Sunday, March 08, 2009


Advertiser discovers Penguin Bank energy project

by Larry Geller

It’s a good story, the kind an investigative reporter can do in an actual newspaper. Trouble is, it’s three months late. The comment period on the proposal is closed.

You read about this project first on this blog in December. So did a few people at the Advertiser, although the stats don’t say who they were. Now the news springs boldly onto the front page. Good thing it got there at all, actually, so that we won’t be surprised when/if the barges arrive at our whale sanctuary laden with Chinese-made parts for a project that most people here had no idea even existed.

The Life of the Land motion to intervene appeared here in a December 16 article. There were also several other blog posts, enough to alert anyone in the press or government to this project.

And yes, it’s right in middle of the whale sanctuary. From a December 7 article, this composite map shows that the project site is locate within the area of highest whale density around the Hawaiian Islands (red color).  The project site map is from  the Grays Harbor public filing with the Federal Energy Regulatory Commission. The Whale Density map is thanks to Brad Parsons.

Hawaii is still so far behind the alternative energy curve that it took a Washington state company to develop a plan for exploiting our wind and wave potential and apply for permits for it.

Whether the project will happen or not I cannot say, but why not take this as a wake-up call? Helllooo Hawaiiii, there is an alternative to HECO-generated fossil fuel power, if only you really wanted to do something about it.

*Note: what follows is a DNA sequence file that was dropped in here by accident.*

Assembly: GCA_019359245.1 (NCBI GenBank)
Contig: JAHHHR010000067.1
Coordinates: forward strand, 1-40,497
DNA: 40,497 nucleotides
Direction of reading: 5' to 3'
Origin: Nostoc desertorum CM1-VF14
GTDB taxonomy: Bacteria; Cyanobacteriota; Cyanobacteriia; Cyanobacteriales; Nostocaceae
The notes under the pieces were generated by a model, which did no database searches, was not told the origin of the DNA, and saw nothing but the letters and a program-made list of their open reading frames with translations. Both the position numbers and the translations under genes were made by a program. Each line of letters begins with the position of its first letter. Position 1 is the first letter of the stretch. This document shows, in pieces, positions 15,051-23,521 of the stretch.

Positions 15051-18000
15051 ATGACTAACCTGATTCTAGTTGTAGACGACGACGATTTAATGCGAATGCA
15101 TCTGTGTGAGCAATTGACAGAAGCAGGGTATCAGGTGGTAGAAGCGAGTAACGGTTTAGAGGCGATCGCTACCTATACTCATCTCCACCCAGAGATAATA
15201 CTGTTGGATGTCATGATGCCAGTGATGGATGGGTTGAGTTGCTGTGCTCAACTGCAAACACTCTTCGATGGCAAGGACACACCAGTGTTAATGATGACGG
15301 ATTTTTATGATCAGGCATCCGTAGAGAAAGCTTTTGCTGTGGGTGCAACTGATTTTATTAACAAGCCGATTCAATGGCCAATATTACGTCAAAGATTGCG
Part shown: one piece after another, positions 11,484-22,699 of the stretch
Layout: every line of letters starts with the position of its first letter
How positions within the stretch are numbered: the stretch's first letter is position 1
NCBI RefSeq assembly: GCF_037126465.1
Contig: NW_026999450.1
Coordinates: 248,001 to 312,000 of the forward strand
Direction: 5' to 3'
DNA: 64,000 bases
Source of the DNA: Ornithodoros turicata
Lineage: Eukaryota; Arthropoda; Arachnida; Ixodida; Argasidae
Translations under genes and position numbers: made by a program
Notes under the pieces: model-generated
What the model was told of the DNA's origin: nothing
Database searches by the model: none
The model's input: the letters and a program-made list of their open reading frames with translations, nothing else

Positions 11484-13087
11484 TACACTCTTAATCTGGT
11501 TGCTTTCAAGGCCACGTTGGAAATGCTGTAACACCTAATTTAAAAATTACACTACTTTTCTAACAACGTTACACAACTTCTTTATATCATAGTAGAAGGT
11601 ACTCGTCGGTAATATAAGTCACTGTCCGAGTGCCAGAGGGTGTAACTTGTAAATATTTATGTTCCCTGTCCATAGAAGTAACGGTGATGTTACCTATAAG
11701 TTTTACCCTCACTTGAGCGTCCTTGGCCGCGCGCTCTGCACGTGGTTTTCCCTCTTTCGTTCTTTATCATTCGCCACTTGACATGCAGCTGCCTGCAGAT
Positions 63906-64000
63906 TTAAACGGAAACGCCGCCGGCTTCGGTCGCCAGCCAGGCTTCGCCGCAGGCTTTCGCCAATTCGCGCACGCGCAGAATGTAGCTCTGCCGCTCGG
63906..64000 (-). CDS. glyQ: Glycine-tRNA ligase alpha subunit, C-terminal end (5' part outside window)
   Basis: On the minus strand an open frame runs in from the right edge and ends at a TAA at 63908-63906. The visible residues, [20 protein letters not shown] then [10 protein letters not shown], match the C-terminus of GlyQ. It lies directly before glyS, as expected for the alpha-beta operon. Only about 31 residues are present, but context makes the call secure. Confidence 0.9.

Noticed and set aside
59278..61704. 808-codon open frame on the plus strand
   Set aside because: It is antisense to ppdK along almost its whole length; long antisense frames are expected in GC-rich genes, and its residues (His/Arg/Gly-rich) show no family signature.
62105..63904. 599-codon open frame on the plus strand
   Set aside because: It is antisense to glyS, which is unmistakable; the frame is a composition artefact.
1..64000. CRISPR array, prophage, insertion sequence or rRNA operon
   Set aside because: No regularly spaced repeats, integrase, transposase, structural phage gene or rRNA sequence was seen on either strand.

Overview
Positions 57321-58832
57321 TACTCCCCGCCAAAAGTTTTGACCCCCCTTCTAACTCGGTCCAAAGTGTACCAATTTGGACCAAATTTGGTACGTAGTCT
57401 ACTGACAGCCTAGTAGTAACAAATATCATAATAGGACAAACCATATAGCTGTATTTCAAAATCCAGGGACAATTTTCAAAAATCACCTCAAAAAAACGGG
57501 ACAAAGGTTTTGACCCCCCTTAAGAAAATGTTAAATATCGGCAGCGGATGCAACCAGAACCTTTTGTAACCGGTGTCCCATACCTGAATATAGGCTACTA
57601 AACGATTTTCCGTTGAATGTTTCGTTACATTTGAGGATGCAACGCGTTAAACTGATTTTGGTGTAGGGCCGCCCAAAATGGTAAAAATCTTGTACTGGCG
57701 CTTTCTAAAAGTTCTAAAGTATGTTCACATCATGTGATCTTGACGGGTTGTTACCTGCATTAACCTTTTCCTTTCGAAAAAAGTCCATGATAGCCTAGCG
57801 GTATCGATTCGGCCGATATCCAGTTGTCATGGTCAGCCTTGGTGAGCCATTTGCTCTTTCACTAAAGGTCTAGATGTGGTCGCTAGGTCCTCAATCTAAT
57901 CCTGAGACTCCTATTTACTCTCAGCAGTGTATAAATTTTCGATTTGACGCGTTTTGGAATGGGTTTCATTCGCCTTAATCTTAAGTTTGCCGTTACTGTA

From today’s article:

Besides the environmental obstacles, one of the biggest hurdles could be whether the company can reach agreement to sell the Penguin Bank power to Hawaiian Electric Co. [Grays Harbor president] Hamner said he has been told by a state renewable energy expert that HECO might not need all that electricity.

Wait a sec: maybe we, the people, would like to have our power generated by solar/wind/wave/geothermal/etc., instead of by imported oil. As that paragraph demonstrates, HECO is in charge of whether that happens. The implication is that HECO’s fossil fuel generators will continue on because they don’t need alternative energy.

I guess I’ll have to repeat myself from earlier articles: we’re not going to have alternative energy as long as HECO is in charge of the power grid. They (and their shareholders) make their money by burning expensive fuel, not by letting other people generate electricity for them.

This paragraph suggests that we re-think our strategy. What’s needed is a flexible power grid, able to distribute power that is generated by any number of independent sources. Over time, those fossil-fuel generators need to be replaced to the extent possible as alternative energy is phased in.

Go outside. Let every puff of wind remind you that we are wasting the energy wind could bring us, the relief from high electricity bills that is the promise of alternative energy. Go to the beach and let the waves lap at your toes. Think that over in Europe they are installing wave generators to free themselves from dependence on imported oil. Enjoy the sun, knowing that on the Mainland large solar farms are in place or being constructed, while we waste that powerful resource here.

Then think of what we need to do to begin to shut down those power plants and replace as many of them as possible with alternative sources.

In order to do that we’ll have to make some very fundamental changes in our relationship with HECO and our state government.

We’ll need independent leaders and representatives. We’ll need to unplug them from HECO and get busy tapping the alternative energy we are now wasting.


Like Irene Bowie said, "Good idea, bad location."

I liked the Advertiser article even if it was 3 months too late.

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